Under pressure Cott to close soft drinks factory

By Chris Mercer

- Last updated on GMT

Related tags Cott Soft drinks Coca-cola

Cott Corporation, the private label soft drinks maker, said it
would close its Ohio factory in the US next year as part of its
plan to cut costs and get back on track with consumer trends.

Cott, the world's largest private label soft drinks supplier, said it would cut 70 jobs when it closes the factory next March.

The move is part of the group's North American realignment plan, which it launched in September after warning 2005 profits would be badly hit by low fizzy drink consumption, rising PET costs and poor performances from own-label bottled water.

The Ohio closure is expected to constitute $13m of the $60m-$80m in charges that Cott said it would incur from realignment. Production will be reallocated elsewhere.

John Sheppard, Cott president, said: "While it is never easy to take decisions that affect our employees in this way, closing our Ohio facility is part of our plan to improve operating income and help us bring our production capacity more closely in line with the needs of our customers in a rapidly changing beverage market."

Cott withdrew its earnings forecast for 2005 in September and said it would only post revised estimates once it had completed a review of cost-saving initiatives.

Cott's warning to the market indicated that the firm had struggled to cope with the shift to non-carbonated drinks led by health-conscious consumers.

Branded soft drinks players PepsiCo and Coca-Cola have also struggled with their carbonated ranges this year and have spent a lot of their time pushing forward juice, water and sports drinks.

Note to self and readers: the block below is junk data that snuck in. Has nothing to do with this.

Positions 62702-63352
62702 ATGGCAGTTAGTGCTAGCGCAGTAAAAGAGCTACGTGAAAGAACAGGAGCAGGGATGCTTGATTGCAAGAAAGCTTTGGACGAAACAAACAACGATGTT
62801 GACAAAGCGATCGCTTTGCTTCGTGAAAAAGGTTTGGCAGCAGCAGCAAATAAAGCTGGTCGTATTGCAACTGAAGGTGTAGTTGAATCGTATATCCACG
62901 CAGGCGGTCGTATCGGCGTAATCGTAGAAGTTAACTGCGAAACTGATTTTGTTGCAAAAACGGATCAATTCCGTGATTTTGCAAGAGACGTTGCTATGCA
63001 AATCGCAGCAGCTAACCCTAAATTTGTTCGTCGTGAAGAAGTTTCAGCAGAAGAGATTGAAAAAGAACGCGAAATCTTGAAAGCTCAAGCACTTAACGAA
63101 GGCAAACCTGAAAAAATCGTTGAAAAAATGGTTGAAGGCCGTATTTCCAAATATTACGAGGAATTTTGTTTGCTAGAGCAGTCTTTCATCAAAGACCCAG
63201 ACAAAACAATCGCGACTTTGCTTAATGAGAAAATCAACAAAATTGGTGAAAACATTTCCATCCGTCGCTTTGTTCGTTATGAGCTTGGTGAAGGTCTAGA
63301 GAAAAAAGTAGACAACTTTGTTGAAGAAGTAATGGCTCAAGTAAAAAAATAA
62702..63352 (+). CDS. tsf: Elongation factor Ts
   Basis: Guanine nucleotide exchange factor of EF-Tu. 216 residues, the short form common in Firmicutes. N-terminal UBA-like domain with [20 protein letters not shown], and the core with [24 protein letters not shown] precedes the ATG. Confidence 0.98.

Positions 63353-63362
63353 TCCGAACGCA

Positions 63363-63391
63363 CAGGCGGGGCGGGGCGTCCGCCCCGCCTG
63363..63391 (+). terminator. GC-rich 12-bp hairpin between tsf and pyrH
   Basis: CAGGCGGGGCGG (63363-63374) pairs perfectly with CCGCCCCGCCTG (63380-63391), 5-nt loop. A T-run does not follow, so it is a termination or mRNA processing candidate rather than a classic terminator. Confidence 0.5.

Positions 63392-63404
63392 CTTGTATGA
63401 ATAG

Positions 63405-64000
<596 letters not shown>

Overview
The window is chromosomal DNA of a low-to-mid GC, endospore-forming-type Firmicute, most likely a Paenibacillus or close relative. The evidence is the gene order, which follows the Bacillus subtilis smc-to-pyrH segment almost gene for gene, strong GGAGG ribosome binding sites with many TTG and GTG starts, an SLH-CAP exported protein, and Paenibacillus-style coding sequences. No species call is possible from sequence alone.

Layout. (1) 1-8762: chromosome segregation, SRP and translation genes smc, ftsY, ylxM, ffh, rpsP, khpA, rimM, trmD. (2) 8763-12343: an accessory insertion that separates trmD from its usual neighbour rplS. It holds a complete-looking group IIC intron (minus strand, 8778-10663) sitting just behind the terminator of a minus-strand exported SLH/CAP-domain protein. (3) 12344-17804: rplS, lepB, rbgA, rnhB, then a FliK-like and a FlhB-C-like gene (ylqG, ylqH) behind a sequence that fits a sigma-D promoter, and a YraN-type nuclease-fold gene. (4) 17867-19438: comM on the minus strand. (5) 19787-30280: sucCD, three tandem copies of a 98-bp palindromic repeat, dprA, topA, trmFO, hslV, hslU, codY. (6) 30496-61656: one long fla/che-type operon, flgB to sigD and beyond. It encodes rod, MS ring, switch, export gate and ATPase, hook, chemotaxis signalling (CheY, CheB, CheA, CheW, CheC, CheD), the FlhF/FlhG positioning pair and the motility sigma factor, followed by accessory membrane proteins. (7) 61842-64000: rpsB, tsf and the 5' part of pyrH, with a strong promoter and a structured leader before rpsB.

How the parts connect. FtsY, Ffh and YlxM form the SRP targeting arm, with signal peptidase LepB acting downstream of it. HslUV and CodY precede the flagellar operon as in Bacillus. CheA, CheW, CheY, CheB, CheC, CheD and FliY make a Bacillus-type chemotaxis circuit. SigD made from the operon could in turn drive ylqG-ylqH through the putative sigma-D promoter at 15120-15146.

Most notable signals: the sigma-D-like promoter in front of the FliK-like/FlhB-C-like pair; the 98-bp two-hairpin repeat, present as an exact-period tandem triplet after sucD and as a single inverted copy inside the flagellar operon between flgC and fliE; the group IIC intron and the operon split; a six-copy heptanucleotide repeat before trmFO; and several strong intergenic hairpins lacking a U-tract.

Cott fared worse than these two in the first half of 2005 with a one per cent drop in fizzy drink sales overall. The firm's shares have fallen by more than a third since September.

The firm had grown impressively until then, consistently recording double-figure sales growth for private label fizzy drinks from 2001 to 2004, while both Pepsi and Coca-Cola averaged less than one per cent increases.

Cott's problems this year now place even greater importance on its planned takeover of UK rival Macaw.

The deal, worth £75.7m, would give Cott a first inroad into aseptic drinks production, a fast-emerging technique among soft drinks producers because of its ability to satisfy growing consumer demand for non-carbonated and healthier products.

But, Cott may have to hold the deal until May next year after Britain's Office of Fair Trading (OFT) decided to refer the case to the Competition Commission, due to market monopoly fears.

Cott UK and Macaw combined supply 57 per cent of private label soft drinks in Britain. "Most customers raised concerns that the merger would lead to higher prices,"​ the OFT said.

Related topics Manufacturers Soft Drinks & Water

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